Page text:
Enterprise architectures are more than static structures, use cases, and process/sequence models. Enterprise architectures are also queryable data sources that, once constructed, can be used to answer a great many questions relevant to decision making based on multiple stakeholder concerns; operational, technical, financial, logistical. In my experience, this assertion usually surprises people. Operators want to know what complex (in their minds complicated) EA models have to do with getting the job done. Appropriators want to know how system producer-consumer dependencies relate to purchasing decisions. To anyone unfamiliar with enterprise architecture, EA can be seen as not only having no value, but as an unwelcome cost burden. Yet, each of these perspectives is relevant to an enterprise architecture. Many architects understand this problem but have been helpless to address it. Enterprise architecture is a rigid, rigorous discipline. The language and views of architects are complex and detailed. The tools architects use are highly specialized. All of this contributes to formidable barrier to information and knowledge sharing.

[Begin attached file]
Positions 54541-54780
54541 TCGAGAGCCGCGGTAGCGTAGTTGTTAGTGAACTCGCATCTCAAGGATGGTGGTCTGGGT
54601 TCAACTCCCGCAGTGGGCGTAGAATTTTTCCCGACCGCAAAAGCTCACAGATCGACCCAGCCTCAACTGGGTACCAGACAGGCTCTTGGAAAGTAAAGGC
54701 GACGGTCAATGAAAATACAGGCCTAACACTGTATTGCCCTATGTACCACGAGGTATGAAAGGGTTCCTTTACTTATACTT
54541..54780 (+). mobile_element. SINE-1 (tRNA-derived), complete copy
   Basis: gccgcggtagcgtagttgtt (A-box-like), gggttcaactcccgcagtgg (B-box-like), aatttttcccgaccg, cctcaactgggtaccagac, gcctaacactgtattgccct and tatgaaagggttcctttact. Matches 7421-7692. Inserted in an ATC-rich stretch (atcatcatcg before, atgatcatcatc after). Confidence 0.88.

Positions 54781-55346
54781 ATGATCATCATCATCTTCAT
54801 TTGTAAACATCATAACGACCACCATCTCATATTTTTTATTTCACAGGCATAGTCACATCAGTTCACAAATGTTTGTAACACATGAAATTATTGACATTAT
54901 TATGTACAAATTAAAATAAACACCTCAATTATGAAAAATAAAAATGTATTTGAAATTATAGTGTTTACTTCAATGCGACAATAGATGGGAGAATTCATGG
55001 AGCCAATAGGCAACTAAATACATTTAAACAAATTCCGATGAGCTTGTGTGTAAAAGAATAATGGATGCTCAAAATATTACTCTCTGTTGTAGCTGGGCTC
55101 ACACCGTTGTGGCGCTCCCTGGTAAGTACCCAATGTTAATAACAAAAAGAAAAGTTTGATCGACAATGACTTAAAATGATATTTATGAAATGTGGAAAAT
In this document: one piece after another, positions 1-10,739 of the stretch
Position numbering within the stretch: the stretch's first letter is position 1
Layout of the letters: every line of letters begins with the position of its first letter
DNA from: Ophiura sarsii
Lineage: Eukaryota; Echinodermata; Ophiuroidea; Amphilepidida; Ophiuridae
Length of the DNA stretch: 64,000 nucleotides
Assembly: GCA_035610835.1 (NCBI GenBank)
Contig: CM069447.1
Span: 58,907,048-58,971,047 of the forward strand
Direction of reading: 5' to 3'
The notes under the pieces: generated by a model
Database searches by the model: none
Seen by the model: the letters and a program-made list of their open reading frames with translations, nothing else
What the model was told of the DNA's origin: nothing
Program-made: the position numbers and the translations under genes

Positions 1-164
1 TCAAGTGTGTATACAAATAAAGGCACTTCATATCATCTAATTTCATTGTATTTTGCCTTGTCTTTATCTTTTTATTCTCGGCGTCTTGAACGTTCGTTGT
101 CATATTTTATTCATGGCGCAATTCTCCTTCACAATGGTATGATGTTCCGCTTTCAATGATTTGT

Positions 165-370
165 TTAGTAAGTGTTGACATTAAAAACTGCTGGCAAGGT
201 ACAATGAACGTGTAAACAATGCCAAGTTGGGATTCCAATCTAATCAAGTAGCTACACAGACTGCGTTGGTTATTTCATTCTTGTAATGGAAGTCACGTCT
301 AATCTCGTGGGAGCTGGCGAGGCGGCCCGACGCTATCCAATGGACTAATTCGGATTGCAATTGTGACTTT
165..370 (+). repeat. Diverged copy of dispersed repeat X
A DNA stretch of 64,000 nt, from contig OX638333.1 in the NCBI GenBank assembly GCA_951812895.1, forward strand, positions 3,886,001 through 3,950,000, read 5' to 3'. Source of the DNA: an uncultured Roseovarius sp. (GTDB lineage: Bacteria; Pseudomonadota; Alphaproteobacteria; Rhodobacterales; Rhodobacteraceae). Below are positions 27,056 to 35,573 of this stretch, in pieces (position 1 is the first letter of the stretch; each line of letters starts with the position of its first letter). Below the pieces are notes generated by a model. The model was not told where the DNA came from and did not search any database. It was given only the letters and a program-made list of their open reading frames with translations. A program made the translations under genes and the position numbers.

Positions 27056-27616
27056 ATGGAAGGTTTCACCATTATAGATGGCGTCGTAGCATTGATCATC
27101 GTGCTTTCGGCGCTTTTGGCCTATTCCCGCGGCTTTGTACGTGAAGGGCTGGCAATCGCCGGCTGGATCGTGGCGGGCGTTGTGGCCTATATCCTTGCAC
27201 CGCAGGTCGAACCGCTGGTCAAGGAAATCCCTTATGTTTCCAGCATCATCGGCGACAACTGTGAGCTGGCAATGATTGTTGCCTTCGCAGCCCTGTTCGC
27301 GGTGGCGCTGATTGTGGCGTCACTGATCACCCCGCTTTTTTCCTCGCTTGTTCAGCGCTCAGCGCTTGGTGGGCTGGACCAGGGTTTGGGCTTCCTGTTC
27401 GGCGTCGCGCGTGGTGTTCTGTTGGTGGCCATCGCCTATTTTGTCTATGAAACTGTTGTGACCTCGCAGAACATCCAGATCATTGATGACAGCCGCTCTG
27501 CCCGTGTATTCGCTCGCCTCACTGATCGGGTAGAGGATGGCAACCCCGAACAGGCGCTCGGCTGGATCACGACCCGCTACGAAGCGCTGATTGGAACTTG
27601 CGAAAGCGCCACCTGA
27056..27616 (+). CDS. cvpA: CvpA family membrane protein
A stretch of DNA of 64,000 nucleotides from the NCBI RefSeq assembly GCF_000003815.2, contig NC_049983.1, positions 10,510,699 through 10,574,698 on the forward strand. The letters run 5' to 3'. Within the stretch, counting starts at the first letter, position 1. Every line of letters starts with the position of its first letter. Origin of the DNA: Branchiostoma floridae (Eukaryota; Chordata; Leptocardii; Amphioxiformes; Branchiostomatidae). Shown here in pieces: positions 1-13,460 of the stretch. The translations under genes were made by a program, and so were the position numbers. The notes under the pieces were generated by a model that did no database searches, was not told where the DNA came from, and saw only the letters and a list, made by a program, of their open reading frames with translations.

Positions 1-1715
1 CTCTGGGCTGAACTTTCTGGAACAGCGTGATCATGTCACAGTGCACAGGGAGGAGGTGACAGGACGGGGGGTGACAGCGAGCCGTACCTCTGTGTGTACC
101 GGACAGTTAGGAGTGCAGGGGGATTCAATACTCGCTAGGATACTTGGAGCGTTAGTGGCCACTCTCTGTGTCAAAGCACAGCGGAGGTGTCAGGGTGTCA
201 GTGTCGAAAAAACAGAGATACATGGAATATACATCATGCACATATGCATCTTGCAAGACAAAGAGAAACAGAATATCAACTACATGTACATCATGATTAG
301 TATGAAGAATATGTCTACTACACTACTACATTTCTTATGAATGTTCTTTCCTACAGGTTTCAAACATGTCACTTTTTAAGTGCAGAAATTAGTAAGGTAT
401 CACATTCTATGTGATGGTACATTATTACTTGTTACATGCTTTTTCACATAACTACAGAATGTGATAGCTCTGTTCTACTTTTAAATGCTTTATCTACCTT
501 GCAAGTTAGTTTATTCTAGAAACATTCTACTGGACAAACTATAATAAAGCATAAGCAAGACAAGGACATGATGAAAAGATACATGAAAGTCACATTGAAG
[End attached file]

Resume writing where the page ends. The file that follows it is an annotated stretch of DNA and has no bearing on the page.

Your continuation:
Saturday, December 6, 2008
The good news is that there is a relatively simple technology solution that can cut through the complexity and lead to better decision making informed by a variety of stakeholder perspectives. Now, I'm not saying this is a case of technology riding in on a white horse to save the day, but it's darn close. To be sure, technology's job here is to get out of the way; to provide the least amount of resistance and friction to business processes and people communicating. By focusing on a strategy for how EA data is stored, extracted, and transformed we can make the data more versatile. By making the data more versatile we can make the information that data describe more useable.
The solution strategy, then, is to make enterprise architecture data more versatile using standards.
By implementing this strategy we can use enterprise architectures as data sources to answer a diverse set of typical stakeholder questions. Using this strategy we clearly see that otherwise detailed, complex data can be easily queried, extracted, transformed, and visualized in entirely new ways.